by Mary Kabati – TAHEA Mwanza
Looking back to the beginning of 2020 in the communities where Tanzania Home Economics Association works, fishing families were looking forward to better fish catch seasons due to a decline in illegal fishing and farmers were looking forward to a good paddy harvest due to increased rains experienced towards the end of 2019. Even with the low maize harvest, paddy - being both a food and a cash crop – gave many families hope for breaking even. Families were preparing children to go back to school in mid-January and whatever was saved at family level was for children’s schooling. Parents who participated in saving and lending groups had taken loans to facilitate children going back to school, hoping for better income due to increased fish catches and food production as forecasted in 2020. Children started their new year with smiling faces, new school uniforms, new exercise books and new school bags. The same smiles were on the younger children attending preschool classes and the even younger ones who were eager to go to a child care center. Teachers were also prepared to receive children in schools and early-learning and child care centers after a long end of the year holiday.
Suddenly, COVID-19 announcements were heard everywhere from the media and through word of mouth. Schools were ordered to close in March 2020. Parents and families were not ready for the news and panic was in the air things as started to change abruptly. One parent was heard saying “How am I going to repay the money that I took as a loan from my women's group? I thought that children going back to school would give me time to concentrate on my business, now I have to stay back home to take care of them.” Another parent said “The older children will have to take turns to attend my vegetable stall as I take care of the younger children at home.”
Soon the impact was everywhere – people not being able to sell at the market, children not learning, families in distress. To date, parents have not recovered from the economic slowdown, their paddy has not fetched good prices, the fish catches are still low, the overall market for their commodities remains at a standstill. The learning gap in young children still exists and some will not make the transition to the next grade because they cannot meet their developmental milestones.
COVID-19 not only deprived children of learning continuity, which is one of the key factors in quality education, but it has deeply challenged the resource poor families who are unable to support young children’ needs in addition to learning. A stressed parent due to loss of consistent family income or loan repayment problems cannot provide adequate nutrition, health, security and safety to her or his child and this continues to impact the child each day and in the future. The inability of children to access learning opportunities during COVID-19 also brought a major gap to many children living in resource poor families, who were challenged by a lack of technology, food and income. Coming out of an economic crisis - even a personal one - takes years of hard work and the development of children in such circumstances is placed at grave risk.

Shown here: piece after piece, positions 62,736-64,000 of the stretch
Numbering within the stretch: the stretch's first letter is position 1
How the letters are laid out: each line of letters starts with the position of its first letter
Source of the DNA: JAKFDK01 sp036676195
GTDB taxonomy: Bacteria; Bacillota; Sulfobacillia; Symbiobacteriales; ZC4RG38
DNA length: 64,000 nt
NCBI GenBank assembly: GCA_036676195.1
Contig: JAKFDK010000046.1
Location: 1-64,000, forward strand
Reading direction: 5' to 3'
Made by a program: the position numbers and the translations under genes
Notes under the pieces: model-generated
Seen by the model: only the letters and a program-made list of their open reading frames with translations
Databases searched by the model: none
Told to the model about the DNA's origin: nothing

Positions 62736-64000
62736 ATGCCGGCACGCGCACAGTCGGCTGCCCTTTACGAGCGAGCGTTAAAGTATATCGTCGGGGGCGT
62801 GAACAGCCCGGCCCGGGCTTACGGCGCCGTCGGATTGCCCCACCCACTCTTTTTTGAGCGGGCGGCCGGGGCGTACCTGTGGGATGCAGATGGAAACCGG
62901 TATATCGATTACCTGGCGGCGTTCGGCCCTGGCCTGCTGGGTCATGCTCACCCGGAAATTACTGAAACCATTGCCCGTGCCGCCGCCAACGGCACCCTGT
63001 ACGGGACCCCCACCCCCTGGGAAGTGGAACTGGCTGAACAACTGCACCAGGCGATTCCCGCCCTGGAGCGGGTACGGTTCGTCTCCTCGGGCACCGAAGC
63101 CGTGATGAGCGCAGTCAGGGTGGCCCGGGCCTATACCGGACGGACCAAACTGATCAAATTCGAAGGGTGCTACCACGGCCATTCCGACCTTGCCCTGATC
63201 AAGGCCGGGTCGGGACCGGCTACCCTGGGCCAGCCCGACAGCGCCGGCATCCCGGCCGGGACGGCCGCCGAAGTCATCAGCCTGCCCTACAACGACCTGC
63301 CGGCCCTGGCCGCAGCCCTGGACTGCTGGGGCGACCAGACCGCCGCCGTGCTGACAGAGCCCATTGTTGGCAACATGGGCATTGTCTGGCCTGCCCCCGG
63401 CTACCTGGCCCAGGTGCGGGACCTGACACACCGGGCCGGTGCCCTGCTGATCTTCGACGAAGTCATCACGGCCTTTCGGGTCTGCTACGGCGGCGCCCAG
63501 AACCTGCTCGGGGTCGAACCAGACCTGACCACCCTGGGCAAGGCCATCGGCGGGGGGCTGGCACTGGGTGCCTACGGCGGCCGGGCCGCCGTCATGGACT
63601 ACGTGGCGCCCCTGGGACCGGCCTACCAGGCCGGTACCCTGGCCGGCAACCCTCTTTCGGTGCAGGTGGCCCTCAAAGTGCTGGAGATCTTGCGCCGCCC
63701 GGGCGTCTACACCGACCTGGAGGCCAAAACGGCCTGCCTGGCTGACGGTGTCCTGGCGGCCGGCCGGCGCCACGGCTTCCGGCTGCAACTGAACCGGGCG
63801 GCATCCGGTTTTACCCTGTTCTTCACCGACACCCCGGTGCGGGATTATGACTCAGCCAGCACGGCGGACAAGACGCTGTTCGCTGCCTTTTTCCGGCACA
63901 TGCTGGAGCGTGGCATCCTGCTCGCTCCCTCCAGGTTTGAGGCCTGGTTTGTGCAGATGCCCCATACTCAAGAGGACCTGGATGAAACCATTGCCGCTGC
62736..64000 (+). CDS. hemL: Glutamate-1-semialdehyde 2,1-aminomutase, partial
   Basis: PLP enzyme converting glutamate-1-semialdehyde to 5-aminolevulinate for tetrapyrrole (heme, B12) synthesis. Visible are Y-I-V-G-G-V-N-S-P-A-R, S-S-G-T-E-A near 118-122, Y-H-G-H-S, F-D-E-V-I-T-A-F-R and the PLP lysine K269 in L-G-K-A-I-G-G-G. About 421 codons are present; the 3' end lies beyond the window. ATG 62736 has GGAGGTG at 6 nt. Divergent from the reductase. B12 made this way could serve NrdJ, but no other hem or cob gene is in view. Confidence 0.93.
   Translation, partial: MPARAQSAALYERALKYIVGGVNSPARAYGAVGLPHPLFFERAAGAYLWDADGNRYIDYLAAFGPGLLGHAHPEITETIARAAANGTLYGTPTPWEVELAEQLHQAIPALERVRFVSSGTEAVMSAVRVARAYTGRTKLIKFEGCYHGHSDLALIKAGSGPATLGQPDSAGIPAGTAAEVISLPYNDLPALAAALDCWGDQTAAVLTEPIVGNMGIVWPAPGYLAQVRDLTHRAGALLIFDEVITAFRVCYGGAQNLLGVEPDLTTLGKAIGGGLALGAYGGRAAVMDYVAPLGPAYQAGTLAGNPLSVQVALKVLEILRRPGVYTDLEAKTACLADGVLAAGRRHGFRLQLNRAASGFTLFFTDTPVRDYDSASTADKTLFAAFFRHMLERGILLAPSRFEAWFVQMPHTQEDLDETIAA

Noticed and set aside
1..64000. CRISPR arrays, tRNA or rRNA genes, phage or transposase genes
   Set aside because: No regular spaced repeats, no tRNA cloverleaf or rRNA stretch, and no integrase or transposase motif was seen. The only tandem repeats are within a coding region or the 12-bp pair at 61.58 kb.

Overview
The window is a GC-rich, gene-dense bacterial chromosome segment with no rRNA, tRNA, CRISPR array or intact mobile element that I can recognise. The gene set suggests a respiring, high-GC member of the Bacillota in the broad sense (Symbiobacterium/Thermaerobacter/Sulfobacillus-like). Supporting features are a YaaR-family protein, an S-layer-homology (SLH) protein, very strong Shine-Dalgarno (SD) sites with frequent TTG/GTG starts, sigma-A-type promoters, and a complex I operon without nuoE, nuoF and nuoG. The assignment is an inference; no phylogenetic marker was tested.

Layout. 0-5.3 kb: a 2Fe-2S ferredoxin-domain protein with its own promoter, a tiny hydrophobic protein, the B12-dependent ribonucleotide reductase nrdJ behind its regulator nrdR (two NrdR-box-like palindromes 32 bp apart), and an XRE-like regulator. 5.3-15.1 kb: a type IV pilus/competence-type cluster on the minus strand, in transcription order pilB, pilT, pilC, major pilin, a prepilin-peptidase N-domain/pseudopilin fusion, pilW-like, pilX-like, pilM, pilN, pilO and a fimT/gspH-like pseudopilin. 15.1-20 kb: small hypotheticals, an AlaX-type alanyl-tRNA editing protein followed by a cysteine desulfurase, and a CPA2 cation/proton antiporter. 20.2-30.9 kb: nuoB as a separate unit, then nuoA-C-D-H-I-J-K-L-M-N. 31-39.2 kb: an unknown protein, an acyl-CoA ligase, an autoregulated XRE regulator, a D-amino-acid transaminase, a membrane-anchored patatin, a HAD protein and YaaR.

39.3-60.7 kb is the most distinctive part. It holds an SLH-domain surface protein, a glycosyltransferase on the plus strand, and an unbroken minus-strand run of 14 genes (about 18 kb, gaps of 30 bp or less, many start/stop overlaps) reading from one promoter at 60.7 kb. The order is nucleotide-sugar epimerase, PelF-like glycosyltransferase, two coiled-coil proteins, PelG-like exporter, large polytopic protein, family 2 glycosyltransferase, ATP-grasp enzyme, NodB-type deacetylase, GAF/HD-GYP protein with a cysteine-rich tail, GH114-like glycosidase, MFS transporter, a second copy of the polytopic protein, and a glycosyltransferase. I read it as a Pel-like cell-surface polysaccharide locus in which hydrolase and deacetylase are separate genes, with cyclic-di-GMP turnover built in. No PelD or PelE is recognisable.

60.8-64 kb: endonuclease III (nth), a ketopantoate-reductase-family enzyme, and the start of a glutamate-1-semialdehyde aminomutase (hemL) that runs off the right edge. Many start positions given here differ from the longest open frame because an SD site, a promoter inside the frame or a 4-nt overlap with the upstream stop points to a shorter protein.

And the challenge has not gone away.
The impact of COVID-19 to me, was more than managing school closures and distance education to mitigate learning loss. COVID-19 is about daily lives of children and their families, their neighborhoods, their communities, their livelihoods, social services access, information, government response and how they cope with the pandemic. COVID-19 is affecting children and families differently as each family is unique and that uniqueness makes mass responses difficult to manage and not always appropriate.
Investment in local community systems - focusing on families and communities - is one of the most critical things we can do at this time as we think of the long-term impact of COVID-19. Investing strategically in community systems will - in both the short and long term - translate into more sustainable incomes and local economic systems, more connected social structures such as health, and more supportive community structures that can help families thrive. When big organizations cannot travel and the interconnectedness of health, economic, social, educational and environmental systems is clearly on display in the face of COVID-19, we need investments that are based on local (not outside) systems and are contextual and culturally grounded.
The success and sustainability of any recovery is linked to the ability, agency and capacity of local actors to mobilize resources, provide valued services and advocate for and deliver programs and systems that are multi-faceted to address community, families and children’s challenges.
I urge philanthropists, grantmakers and donors that now is the time to change their ways of grantmaking if they have not already done so. To appreciate and value community action from inside (not outside) of the systems in which children and families live. To appreciate community organizations and value them as important institutions.
When we support local community organizations, we support local knowledge, local action and local agency. We ensure that communities can realize their own strengths and futures but also have continued access to support when they need it. We know that the challenges of nutrition, health, security and safety and economic strengthening of families were not borne out of the pandemic alone but now we can and must invest in local organizations - those who are well placed to provide timely support to families now and strength to continue into the future.
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